|Alternative names||"Solid" fusilli may also be known as rotini in the United States|
|Place of origin||Italy|
Fusilli [fuˈzilli], commonly known as Rotini in the U.S., are a variety of pasta that are formed into corkscrew or helical shapes. The word fusilli presumably comes from fuso ("spindle"), as traditionally it is "spun" by pressing and rolling a small rod over the thin strips of pasta to wind them around it in a corkscrew shape.
In addition to plain and whole wheat varieties, as with any pasta, other colours can be made by mixing other ingredients into the dough, which also affects the flavour, for example, beetroot or tomato for red, spinach for green, and cuttlefish ink for black.
The term fusilli is also used to describe a short, extruded, twisted pasta known as rotini in the United States.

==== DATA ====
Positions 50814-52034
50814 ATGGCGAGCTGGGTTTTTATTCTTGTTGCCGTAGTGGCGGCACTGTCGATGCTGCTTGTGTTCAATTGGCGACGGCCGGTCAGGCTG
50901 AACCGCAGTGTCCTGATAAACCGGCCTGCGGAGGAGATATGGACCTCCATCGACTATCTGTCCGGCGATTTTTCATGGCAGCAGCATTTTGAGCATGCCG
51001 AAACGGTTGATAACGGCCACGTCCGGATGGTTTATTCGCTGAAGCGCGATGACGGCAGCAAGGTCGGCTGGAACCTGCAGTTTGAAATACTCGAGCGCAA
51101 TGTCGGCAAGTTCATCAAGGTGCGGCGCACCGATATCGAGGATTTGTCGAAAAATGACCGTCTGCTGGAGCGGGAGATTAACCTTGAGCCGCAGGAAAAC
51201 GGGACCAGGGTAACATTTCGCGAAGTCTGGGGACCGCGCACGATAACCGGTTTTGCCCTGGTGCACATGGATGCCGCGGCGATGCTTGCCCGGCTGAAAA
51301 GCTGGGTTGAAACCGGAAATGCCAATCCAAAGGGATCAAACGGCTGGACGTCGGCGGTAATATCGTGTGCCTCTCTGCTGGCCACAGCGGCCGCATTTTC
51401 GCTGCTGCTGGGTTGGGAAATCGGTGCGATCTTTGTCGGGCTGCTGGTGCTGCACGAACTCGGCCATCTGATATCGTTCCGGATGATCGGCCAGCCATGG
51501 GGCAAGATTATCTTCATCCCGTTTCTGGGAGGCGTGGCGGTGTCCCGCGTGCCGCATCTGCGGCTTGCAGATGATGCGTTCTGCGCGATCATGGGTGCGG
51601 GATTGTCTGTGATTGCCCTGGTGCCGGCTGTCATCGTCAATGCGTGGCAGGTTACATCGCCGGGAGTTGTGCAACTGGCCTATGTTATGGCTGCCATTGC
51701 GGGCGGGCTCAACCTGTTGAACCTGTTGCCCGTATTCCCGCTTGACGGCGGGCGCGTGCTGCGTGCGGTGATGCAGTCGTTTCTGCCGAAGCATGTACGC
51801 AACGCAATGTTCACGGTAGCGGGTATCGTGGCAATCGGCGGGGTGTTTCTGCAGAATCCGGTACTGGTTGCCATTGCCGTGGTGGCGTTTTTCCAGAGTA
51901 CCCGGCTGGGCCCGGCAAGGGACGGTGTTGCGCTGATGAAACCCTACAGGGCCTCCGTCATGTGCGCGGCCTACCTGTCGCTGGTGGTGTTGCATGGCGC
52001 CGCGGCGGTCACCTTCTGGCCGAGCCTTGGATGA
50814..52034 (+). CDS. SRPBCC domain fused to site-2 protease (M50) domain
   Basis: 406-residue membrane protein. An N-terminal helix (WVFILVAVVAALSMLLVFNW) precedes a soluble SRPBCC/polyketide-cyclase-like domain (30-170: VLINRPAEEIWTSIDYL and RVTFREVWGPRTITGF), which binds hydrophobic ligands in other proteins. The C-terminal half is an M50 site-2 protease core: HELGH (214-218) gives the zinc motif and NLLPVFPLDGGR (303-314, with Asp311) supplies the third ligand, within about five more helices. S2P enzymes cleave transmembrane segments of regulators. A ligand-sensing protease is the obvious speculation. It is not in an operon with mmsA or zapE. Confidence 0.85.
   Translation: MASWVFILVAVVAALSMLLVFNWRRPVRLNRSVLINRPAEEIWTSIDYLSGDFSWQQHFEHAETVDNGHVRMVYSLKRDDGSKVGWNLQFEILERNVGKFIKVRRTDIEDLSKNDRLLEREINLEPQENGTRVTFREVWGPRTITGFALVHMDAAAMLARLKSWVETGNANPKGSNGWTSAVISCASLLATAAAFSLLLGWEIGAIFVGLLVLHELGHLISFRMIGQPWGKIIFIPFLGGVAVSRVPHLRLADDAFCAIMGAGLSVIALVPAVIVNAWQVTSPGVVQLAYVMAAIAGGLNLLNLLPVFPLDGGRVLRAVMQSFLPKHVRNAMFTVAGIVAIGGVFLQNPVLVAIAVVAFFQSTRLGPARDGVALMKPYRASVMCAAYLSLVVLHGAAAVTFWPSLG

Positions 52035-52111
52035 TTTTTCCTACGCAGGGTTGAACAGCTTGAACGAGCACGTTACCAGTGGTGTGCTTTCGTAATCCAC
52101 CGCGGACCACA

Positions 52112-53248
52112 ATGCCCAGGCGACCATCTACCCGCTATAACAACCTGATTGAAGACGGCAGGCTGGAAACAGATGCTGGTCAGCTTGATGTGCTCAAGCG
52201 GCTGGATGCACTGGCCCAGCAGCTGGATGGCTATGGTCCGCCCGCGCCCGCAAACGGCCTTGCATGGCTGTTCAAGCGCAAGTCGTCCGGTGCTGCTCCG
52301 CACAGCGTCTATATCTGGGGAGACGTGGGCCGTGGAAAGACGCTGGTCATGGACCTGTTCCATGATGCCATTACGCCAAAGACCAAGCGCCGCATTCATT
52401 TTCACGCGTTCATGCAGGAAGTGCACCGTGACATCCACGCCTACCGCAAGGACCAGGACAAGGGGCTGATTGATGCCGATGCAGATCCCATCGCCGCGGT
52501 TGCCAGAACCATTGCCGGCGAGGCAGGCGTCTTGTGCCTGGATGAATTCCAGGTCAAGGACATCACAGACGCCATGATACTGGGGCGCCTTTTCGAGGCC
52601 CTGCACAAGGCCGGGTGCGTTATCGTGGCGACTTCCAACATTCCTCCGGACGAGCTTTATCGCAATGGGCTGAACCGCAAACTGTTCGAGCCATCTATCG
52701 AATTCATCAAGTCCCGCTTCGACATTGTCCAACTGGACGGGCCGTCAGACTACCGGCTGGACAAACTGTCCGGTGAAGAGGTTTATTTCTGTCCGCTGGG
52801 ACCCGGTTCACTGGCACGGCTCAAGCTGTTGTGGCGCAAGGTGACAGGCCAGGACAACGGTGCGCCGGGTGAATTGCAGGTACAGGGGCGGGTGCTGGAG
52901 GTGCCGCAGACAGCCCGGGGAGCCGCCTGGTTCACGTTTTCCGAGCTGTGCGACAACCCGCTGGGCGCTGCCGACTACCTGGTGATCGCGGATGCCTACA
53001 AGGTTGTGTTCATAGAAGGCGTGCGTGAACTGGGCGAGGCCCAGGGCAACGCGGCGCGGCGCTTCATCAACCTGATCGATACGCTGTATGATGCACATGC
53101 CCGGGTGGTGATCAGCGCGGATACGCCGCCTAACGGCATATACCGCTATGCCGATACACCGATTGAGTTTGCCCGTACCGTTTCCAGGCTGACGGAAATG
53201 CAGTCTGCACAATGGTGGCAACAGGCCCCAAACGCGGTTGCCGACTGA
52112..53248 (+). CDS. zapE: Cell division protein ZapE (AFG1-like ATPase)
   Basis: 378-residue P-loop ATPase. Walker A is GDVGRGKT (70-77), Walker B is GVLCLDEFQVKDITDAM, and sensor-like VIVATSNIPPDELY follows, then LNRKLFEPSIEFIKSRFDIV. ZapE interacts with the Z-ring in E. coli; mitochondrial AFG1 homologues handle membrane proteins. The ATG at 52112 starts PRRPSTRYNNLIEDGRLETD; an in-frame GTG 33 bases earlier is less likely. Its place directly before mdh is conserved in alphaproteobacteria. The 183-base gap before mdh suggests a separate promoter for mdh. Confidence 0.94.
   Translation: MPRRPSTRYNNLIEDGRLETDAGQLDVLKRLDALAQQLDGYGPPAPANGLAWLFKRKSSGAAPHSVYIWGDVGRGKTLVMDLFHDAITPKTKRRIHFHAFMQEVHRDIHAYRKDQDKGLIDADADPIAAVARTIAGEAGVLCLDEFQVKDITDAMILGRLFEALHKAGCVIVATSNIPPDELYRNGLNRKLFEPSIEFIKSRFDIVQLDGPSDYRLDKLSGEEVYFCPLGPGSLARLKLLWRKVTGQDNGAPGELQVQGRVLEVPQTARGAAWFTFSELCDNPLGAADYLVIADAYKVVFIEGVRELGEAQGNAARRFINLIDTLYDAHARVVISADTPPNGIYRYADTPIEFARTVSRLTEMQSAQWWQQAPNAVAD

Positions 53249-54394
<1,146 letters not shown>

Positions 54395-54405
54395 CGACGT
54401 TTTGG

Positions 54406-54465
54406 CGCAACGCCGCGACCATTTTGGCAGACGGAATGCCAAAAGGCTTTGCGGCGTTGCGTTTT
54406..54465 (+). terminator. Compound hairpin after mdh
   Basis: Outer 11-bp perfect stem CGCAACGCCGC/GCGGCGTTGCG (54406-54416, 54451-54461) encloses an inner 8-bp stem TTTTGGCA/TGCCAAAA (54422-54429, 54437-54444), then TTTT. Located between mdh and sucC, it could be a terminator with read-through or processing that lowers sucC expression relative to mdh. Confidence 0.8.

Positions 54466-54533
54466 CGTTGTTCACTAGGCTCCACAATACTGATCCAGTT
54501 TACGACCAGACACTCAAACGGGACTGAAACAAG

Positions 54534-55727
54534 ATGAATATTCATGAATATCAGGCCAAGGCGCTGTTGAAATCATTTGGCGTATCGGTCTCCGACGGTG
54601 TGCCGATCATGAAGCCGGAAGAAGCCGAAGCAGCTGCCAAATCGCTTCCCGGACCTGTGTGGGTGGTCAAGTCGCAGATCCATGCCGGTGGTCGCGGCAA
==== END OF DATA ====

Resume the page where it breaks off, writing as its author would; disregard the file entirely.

Fusilli may be solid or hollow. A variant type of fusilli are formed as hollow tubes of pasta that are twisted into springs or corkscrews and are called fusilli bucati. Another variant are twisted long lengths as though spaghetti were coiled around an object known as fusilli lunghi. Fusilli Napoletani are flat lengths of coiled pasta formed around a spindle.
- "The meaning of pasta names - OxfordWords blog". OxfordWords blog. 24 October 2014. Retrieved 25 November 2017.
- "Fusilli recipes". BBC. Retrieved September 25, 2016.
- Alfaro, Danilo (3 June 2017). "What's the Difference Between Fusilli and Rotini Pasta?". The Spruce. Retrieved 25 November 2017.
- "Fusilli napoletani". ButtaLaPasta (in Italian). Retrieved 25 November 2017.
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